PASADENA, Calif. -- If there was any lingering doubt about his ability to carry his own weekly TV show, John Oliver has surely laid it to rest.
Yes, his successful stint as a summer fill-in host on The Daily Show put his comedic talents front and centre and, probably, played a big part in his landing a show of his own on HBO. But outside the sheltered silliness of Jon Stewart's fake-news empire, and without The Daily Show's experienced writing staff providing material, would Oliver have what it takes to be a TV star in his own right?
Oliver made an appearance here during HBO's portion of the U.S. networks' semi-annual press tour in Los Angeles, facing a room full of TV-focused journalists to discuss his as-yet-untitled show, which is scheduled to debut in a Sunday-night slot later this year.
No script. No TelePrompTer. No pre-written jokes. No props or green-screen gimmicks. Just Oliver and his wits, alone onstage in front of one of the least laugh-inclined audiences he'll ever encounter.
And Oliver killed it. He was, in a word, hilarious.
For the entirety of the 45-minute press conference session, Oliver had the room giggling.
He got off to a strong start after one critic asked him if was going to be staying overnight at the press tour's host hotel -- a query he initially dismissed as slightly creepy, until the questioner informed him that former vice-presidential candidate and omnipresent right-wing commentator Sarah Palin was hosting a breakfast the next morning in support of her new outdoorsy-America-themed show on the little-known Sportsman Network.
"What? You are kidding!" Oliver exploded. "Well, now I'm checking in.
"Well, that's very exciting. Believe me, there is a significant voice in my head now saying, 'Check in. Go to breakfast.' I'm sure she puts on a heavy breakfast, that woman -- a lot of moose-based bagels... This is incredible news. Sarah Palin at a breakfast bar -- I think my life could just be over at that point, watching her spoon little corn flakes into a bowl. Oh, Sarah..."
Once the Palin-prompted panic had subsided, Oliver did get slightly serious for a few moments as he reflected on what The Daily Show and Jon Stewart have done for his career and his life on American soil, and how his summer fill-in gig while Stewart was off directing a movie set the table for this big move to HBO.
"I think it was probably the main reason why I'm here now (at HBO)," he said. "So yeah, (hosting The Daily Show) was a bizarre, exciting and terrifying experience. And yeah, I guess, that is probably the key reason why I'm here right now.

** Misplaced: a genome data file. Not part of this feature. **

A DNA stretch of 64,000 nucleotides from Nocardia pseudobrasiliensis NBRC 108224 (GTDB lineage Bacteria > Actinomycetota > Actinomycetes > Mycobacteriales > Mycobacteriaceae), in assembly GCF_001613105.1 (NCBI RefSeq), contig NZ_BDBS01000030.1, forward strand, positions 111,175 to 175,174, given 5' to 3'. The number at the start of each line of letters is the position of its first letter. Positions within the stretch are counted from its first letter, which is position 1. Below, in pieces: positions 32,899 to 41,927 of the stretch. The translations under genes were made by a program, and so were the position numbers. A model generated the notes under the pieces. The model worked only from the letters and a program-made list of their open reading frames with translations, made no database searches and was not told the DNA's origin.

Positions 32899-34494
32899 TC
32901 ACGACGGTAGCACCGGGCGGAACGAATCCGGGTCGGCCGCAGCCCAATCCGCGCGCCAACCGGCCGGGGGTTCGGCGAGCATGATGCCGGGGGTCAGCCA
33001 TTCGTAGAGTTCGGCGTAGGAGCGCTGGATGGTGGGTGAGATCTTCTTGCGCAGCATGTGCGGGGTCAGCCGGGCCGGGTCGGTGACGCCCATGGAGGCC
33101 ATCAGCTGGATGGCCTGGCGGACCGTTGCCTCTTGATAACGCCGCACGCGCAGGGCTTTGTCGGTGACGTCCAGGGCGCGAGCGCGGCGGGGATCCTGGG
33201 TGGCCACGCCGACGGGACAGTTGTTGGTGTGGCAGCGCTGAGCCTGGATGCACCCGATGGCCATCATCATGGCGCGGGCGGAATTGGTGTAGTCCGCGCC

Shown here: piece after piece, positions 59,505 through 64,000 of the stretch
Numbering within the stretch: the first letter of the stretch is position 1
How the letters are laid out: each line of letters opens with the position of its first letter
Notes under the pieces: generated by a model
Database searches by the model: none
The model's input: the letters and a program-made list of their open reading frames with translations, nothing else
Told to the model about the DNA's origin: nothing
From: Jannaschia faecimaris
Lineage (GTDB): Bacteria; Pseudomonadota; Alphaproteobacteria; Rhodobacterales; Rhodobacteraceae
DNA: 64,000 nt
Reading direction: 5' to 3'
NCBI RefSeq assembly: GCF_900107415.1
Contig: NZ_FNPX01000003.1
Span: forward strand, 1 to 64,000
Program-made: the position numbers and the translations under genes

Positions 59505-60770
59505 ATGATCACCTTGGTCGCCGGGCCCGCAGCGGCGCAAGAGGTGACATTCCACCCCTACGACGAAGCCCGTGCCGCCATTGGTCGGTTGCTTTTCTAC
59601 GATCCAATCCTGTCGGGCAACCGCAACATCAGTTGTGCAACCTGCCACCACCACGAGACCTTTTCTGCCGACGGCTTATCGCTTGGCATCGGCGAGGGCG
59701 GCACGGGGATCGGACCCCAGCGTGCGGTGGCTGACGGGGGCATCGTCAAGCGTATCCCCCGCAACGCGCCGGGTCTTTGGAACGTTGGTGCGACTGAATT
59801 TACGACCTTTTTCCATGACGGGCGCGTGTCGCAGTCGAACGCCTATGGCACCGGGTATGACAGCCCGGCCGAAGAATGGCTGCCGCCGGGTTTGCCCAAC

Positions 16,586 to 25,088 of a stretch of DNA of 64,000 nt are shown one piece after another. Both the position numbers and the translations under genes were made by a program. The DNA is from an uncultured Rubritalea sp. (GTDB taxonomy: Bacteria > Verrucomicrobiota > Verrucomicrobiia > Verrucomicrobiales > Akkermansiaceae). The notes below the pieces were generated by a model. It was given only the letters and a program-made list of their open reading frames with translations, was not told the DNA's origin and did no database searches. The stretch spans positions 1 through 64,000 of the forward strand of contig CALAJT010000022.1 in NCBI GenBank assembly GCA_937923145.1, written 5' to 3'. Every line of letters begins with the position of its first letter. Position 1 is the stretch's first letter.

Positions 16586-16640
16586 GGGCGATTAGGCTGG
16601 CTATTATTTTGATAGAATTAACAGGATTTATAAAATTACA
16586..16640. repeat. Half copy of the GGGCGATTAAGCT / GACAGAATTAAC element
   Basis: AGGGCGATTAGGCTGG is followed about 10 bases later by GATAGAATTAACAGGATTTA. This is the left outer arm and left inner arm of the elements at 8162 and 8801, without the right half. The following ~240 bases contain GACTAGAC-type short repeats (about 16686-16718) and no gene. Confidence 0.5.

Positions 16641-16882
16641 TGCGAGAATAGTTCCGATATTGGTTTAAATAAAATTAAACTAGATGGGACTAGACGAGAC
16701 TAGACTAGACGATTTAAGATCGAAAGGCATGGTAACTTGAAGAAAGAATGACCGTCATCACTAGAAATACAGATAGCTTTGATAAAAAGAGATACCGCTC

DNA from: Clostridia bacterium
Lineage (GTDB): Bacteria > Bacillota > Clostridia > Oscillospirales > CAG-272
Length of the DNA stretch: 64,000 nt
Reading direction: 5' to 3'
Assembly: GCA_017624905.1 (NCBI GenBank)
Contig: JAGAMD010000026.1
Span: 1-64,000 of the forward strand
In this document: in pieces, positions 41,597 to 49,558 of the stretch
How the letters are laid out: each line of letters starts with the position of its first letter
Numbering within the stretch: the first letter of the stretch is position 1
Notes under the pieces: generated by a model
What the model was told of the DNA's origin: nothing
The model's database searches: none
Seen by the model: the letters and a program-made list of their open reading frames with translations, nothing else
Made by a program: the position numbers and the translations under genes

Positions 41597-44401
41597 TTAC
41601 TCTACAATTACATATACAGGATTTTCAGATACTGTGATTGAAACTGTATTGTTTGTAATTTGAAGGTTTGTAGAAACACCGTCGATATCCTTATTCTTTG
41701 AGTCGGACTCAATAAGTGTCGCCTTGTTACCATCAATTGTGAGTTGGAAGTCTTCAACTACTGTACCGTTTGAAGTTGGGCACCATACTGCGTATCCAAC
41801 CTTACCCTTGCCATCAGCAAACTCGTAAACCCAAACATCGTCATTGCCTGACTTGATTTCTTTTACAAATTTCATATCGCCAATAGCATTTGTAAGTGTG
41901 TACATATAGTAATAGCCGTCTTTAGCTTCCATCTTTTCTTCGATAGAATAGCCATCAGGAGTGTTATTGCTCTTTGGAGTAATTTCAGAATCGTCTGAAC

"It's still on the air, the show. I set myself the achievable goal of just not destroying that particular franchise, so the fact that it's still there and Jon is still doing it, that I took that as a W in the "win" column. I guess it went well. Comedy is subjective; I'm sure some people thought, 'Get that British imposter off my favourite TV show.'"
Oliver also reflected on his final appearance on The Daily Show, during which Stewart surprised him with a montage of clips and a heartfelt tribute that literally left the Brit in tears.
"Yeah, well, for those who don't know, I'm British, so I'm not in touch with anything regarding human emotion," he said, "but my last day of the show was an emotional day. I'd written and produced a whole Act 1... It was going to be, I think, broadly, about the Queen being annoyed that people were stealing nuts from her bowl in Buckingham Palace, which, look, clearly is not important to you. But that was a big story in the U.K. And so we wrote and produced a whole Act 1, rehearsed it, rewrote it, and then Jon bailed out of it about 30 seconds in. And instead, they ran a montage, and he said, you know, some nice things, and I burst into tears. So, yeah. Again, I'm British. We're emotional volcanoes. I'm probably next due to erupt into tears in about 45 years."
Looking to the future, Oliver expressed confidence that he'll find plenty to talk about on his new weekly show at his new network home in his new adopted homeland.
"America has been very generous in what it has offered up as joke subjects over the years," he said. "And American politics, in particular, is a circus of crazy that is unparalleled around the world.
"You can take that as both a compliment and an insult."
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